By Gavin LapailleJuly 24, 2014
By GAVIN LAPAILLE
Gold Standard Sports Editor
Athletes are often described in terms of legacy and how they will resonate years after their playing days are over in the minds of those who followed them.
For most, legacy is defined by the amount of championship rings on their fingers, or awards on their mantels. Pete Rose won his fair share of both during his 24-year MLB career, but his legacy isn't defined so easily.
With an MLB record 4,256 hits and three World Series championships, Rose's greatness has been proven on the game's biggest stages. And Rose's famous "Charlie Hustle" nickname will forever recognize him as one of the game's hardest workers.
But before Rose would leave his mark on the baseball diamond, there was a much different kind of hill he would have to climb to complete his legacy. Three of them, in fact.
The hills of Fort Knox--Agony, Misery and Heartbreak--have a legacy all their own. They are known for their inclines, forcing Soldiers to make steep climbs with their field equipment in tow. Rose is one of the many who have undertaken the hills' challenges while undergoing basic training at Fort Knox. More than 50 years later, Rose still remembers their powers.
"Where I come from, we wouldn't call those hills," Rose said.
Rose entered the U.S. Army Reserves in the winter of 1963 and was assigned to Fort Knox for basic training and six months of active duty. While at Knox, Rose was treated like every other trainee, sleeping in the barracks and learning the Army's basic skills.
But Rose was no normal private. After hitting .273 with 170 hits, six home runs and 41 RBIs during his first season in the big leagues with the Cincinnati Reds, Rose was named Rookie of the Year by the National League. When the MLB called to congratulate Rose on the good news, he had other things on his mind-- namely making sure Fort Knox's mess hall floor was up to his supervisor's expectations.
"I was waxing the mess hall floor when I got the call from baseball that I was NL Rookie of the Year," Rose said. "Probably the only time that has ever happened."
At Knox, Rose was assigned to Company E, 11th Batallion, 3rd Training Brigade. Rose said it was common for professional athletes to join the Army in that time period when the military draft was in place.
"Being a baseball player you didn't want to take a chance getting drafted and losing two years," Rose said. "So you joined the Army Reserves and did basic training, then did two weeks every summer of active duty for six years."
Due to his natural leadership qualities that had only begun to show on the baseball diamond, Rose remained at Fort Knox after his graduation from basic training as a platoon guide for the next group of trainees. This meant while everyone would stand at attention, Rose would help keep order of the new privates.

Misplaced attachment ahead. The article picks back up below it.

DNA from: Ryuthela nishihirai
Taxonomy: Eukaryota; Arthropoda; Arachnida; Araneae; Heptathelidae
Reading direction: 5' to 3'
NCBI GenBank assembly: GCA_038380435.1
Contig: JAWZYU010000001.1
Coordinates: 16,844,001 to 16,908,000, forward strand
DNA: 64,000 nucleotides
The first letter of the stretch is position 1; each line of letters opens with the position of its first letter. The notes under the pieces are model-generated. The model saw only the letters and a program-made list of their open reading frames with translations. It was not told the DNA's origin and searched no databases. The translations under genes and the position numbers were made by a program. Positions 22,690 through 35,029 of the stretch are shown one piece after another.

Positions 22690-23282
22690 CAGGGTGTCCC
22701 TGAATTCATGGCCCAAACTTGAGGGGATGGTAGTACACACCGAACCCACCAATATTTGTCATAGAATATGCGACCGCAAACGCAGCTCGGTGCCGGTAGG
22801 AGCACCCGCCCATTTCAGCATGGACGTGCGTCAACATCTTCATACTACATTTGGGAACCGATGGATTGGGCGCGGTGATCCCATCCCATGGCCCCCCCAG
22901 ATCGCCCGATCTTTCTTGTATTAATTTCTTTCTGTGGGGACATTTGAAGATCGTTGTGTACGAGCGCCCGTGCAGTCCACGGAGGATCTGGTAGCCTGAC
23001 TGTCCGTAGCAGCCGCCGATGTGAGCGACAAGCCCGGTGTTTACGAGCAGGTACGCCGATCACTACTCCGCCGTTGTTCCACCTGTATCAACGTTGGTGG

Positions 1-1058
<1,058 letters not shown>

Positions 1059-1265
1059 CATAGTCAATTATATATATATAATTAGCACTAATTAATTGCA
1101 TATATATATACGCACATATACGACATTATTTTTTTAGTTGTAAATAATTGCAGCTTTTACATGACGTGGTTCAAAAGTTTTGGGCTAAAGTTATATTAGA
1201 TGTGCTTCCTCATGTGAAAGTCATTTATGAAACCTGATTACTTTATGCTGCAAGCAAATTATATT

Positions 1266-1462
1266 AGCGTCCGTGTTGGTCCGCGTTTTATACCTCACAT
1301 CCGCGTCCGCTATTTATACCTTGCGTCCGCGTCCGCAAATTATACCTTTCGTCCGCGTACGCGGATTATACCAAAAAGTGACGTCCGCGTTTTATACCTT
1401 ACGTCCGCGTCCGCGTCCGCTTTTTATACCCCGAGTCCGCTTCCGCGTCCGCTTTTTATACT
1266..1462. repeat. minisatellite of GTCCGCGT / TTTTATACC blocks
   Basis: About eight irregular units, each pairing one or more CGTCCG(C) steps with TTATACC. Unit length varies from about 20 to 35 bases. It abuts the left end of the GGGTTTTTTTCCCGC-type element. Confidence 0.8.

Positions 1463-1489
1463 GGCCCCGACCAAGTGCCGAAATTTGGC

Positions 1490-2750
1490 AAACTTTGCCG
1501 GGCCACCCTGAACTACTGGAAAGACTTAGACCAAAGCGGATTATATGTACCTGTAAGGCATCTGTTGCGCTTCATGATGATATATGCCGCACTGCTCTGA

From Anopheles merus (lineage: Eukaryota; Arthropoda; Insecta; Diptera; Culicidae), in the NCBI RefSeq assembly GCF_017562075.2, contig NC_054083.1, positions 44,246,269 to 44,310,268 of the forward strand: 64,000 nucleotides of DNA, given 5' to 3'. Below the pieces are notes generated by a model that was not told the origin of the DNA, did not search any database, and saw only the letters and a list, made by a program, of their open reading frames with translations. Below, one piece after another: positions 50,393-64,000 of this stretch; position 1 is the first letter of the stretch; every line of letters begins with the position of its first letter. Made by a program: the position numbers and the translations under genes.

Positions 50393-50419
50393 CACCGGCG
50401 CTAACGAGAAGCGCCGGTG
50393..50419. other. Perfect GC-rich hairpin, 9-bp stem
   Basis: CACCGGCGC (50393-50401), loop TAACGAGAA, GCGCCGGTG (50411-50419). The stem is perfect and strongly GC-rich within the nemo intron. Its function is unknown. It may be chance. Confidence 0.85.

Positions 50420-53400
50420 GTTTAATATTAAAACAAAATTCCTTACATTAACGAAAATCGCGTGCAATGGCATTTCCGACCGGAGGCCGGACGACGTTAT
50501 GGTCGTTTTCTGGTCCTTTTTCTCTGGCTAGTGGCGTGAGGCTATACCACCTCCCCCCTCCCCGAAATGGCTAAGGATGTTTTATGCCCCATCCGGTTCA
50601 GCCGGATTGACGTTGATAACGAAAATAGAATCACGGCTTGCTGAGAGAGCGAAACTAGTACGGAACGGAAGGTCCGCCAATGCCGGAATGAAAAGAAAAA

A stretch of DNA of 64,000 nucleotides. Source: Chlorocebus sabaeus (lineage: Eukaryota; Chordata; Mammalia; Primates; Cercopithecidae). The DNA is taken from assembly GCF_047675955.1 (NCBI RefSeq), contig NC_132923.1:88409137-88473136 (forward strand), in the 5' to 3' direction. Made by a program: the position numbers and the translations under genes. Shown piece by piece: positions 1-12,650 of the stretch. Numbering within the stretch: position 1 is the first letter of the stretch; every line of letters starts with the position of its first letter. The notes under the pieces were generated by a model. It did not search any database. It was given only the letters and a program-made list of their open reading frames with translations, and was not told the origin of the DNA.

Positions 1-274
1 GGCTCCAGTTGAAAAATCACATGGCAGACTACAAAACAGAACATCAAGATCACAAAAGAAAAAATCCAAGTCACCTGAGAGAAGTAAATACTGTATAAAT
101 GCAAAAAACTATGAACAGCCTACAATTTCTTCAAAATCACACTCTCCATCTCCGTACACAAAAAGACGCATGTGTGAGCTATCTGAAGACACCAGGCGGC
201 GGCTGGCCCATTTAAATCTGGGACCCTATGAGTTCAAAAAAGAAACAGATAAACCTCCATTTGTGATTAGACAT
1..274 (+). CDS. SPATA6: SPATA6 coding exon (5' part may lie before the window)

While his time at Knox ended before the 1964 baseball season, his military obligations remained a priority. Rose spent parts of the next six years at Fort Thomas, Ky., as a cook, which allowed him to make Reds games in the afternoon. Teammates Johnny Bench and Alex Johnson were also in Rose's unit at Fort Thomas.
Rose said training for the Army and training for baseball are two very different things.
"Military is getting you ready to fight, for war. Baseball is getting you ready to play a sport," Rose said. "Military makes you understand your comrades and protection of other people."
Rose's career really began to take off while still enlisted in the Army. His statistics across the board began to rise after spending the 1964 offseason in Venezuela, where he said he really learned how to hit. Rose would bat over .300 in 15 of the next 16 seasons and finish his career with 17 All-Star appearances and two Gold Gloves. He retired as the MLB's career leader in hits, singles, games played and at-bats.
Gambling accusations led to his banishment from baseball and the Hall of Fame, but Rose was still honored by the MLB as a member of their All-Century Team during the 1999 World Series.
Rose said his experience in the military definitely influenced him throughout his career.
"It gives you discipline and makes you work hard," Rose said. "There are a lot of things you have to do you don't have to do in normal life."
Rose's time at Fort Knox coincided with the assassination of President John F. Kennedy, which in his words, was the worst thing that happened to him while on post. The moment resonated with Rose more so than it would have prior to his enlistment with the Army.
"It was bad, bad for our country," Rose said. "Our country was devastated, so you can imagine what it was like on a military base. When I was home, 20, 21 years old, I could care less who the president was. It made me understand the significance more."
While Rose accomplished a great deal in his life athletically, he has a personal admiration for Army generals.
"I tell people every time I'm working I'd love to be a general for a day," Rose said. "Generals are all very smart and they're tough. I like generals a lot."
To this day, Rose reflects proudly on his time served, and continues to have a strong admiration for the Army.
"I enjoyed the Army," Rose said. "It was tough, but that was all part of being a good citizen."